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As sports fans, we're not stupid. But we sure do enjoy the cool comfort of being kept in the dark.

What we don't know "with certainty" won't hurt us. Right?

How else could baseball have had a steroid problem for 20 years and not gotten around to addressing it until Congress held the sport's feet to the fire in 2005?

How could I, as a 17-year-old hayseed living in the shadow of an Illinois cornfield, have joked with high school baseball teammates about Jose Canseco being on steroids in 1989, and the commissioner of the sport pledged before Congress he had no clue there was a problem until 2004?

He knew. We all knew. We saw what lied beneath, but until the steroid era was pulled from the water, gasping for its breath, we didn't express our outrage for those who cheated or the executives that enabled them.

This week, not one but two stories revealed what lies just beneath the surface.

A Sports Illustrated article exposed the Oklahoma State football program for having committed numerous infractions over a 10-year period of time, up to and including the outright payment of players and the use of female students as prostitutes to lure prized recruits.

Meanwhile, NASCAR has finally blown the whistle on a racing team for "manipulating race results," otherwise known as the same underhanded teamwork race teams have been utilizing for years. Keep in mind, Michael Waltrip's recently-disgraced race team wasn't doing anything unusual at Saturday's Federated Auto Parts 400, they just became so comfortable with the practice that they openly discussed wrecking opponents on their headsets.

Since the story broke, NASCAR drivers have been cautioning reporters not to delve too deeply into this controversy, because the American public may not like what it hears.

Well, here's the truth.

Where there is money, there will be people trying to get a piece of the action, and some of those people will use any means necessary, and they will be fortified in their pursuits by the abundance of like-minded, intergrity-lacking money grabbers. And since humanity has shown time and again that it can't police itself, the establishment and maintenance of order falls on the ruling executives. And when the executives are far more underhanded and greedy than any of the participants, that's when you get full-fledged corruption. And corruption will grow and grow like a weed, until you pull it out by its root.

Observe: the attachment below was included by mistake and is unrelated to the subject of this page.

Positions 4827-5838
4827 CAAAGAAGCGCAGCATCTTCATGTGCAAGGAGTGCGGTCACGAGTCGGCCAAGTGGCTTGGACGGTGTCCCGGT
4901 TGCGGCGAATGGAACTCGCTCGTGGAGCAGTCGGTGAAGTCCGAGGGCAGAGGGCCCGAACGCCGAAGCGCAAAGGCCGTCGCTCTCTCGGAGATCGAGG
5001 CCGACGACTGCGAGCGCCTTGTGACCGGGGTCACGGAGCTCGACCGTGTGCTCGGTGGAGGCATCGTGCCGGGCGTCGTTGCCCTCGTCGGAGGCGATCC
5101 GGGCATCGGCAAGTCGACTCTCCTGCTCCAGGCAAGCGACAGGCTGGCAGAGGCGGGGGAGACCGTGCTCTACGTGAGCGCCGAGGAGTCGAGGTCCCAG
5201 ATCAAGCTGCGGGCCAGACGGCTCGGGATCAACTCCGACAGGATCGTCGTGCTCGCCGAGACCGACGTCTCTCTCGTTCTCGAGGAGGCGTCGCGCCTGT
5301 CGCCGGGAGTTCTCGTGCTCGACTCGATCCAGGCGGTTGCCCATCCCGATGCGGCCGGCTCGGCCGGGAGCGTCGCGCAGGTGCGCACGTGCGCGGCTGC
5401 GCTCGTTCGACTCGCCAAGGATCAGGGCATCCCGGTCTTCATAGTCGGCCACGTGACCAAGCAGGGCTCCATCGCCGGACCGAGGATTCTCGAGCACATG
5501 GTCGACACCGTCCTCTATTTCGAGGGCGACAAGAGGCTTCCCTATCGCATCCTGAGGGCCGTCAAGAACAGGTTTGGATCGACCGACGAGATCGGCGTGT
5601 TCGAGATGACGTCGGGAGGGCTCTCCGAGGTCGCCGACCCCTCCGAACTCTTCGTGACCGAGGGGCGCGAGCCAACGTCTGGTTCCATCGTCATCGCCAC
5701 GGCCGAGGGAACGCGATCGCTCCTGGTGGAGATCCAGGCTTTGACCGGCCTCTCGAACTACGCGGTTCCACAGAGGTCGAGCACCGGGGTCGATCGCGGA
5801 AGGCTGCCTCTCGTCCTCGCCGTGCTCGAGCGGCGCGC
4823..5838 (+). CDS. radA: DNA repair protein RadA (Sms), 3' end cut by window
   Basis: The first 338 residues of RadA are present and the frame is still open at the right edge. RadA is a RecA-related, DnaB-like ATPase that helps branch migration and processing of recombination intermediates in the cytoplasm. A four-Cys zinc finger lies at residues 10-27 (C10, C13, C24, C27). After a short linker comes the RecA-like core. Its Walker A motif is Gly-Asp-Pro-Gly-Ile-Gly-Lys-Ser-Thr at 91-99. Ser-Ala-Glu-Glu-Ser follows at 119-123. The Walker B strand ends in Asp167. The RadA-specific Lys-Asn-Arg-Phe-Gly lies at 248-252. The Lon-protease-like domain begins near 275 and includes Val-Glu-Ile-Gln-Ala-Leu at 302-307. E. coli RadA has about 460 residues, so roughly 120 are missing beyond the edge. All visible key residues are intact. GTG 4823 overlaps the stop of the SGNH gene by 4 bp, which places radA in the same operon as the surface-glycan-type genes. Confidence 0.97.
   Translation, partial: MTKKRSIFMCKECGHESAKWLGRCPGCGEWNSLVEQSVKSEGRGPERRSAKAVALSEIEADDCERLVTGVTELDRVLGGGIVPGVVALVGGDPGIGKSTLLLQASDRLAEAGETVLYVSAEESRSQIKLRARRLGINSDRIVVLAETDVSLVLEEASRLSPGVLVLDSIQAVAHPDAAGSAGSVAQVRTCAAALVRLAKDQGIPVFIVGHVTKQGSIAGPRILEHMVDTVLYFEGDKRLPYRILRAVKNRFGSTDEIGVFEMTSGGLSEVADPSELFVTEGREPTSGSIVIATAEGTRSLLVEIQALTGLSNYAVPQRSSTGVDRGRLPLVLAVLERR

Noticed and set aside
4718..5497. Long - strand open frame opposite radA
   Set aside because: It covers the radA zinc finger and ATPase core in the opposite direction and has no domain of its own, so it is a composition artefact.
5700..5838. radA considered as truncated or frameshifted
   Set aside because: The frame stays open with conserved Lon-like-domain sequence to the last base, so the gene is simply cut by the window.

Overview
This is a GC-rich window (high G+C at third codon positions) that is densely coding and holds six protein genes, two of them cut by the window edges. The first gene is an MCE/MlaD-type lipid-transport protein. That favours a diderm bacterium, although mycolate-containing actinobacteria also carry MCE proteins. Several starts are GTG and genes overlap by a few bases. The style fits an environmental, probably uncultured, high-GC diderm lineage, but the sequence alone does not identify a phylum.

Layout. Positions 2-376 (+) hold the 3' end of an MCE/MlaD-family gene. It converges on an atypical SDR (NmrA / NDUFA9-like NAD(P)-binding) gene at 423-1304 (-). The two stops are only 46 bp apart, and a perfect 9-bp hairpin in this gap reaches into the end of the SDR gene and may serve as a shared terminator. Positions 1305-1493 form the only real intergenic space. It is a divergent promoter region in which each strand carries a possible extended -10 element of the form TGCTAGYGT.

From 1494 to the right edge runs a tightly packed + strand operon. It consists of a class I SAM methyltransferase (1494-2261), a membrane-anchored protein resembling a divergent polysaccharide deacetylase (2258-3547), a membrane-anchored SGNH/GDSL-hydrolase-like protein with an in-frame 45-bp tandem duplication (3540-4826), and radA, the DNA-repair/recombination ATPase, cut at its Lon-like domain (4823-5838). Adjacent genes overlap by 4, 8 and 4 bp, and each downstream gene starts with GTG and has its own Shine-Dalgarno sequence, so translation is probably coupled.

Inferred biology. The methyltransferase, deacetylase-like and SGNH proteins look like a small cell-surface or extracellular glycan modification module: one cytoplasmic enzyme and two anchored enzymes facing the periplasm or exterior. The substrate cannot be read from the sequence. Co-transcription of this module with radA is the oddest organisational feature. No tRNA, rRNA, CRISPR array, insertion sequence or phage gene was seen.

Believe it or not, fans have the power to pull weeds. But we've shown a history of being satisfied with weeds as long as the garden's producing fruit.

- Steroids in baseball
- HGH in football
- Student Athletes not attending class
- Student Athletes receiving money under the table
- The Bowl System in college football
- Abused greyhounds at the dog track
- Professional cycling

We all know what lies beneath. Why must it always require an act of Congress, or an SI exclusive, or a confession on Oprah's couch to spark our outrage?

Personally, I hope no punishment comes to the Oklahoma State program.

They were just one of a hundred programs eating from the tree of evil. It simply doesn't seem fair to me that one is singled out when so many are filling their bellies.

You want to limit corruption in sports? Uproot the people responsible for having grown the tree, nurtured the tree, and who have benefited most from tree's existence, because they continue to operate on the sound belief that the paying customer is too scared of losing the product they have to acknowledge what lies beneath.

Chuck Powell, KTAR.com & ArizonaSports.com contributor

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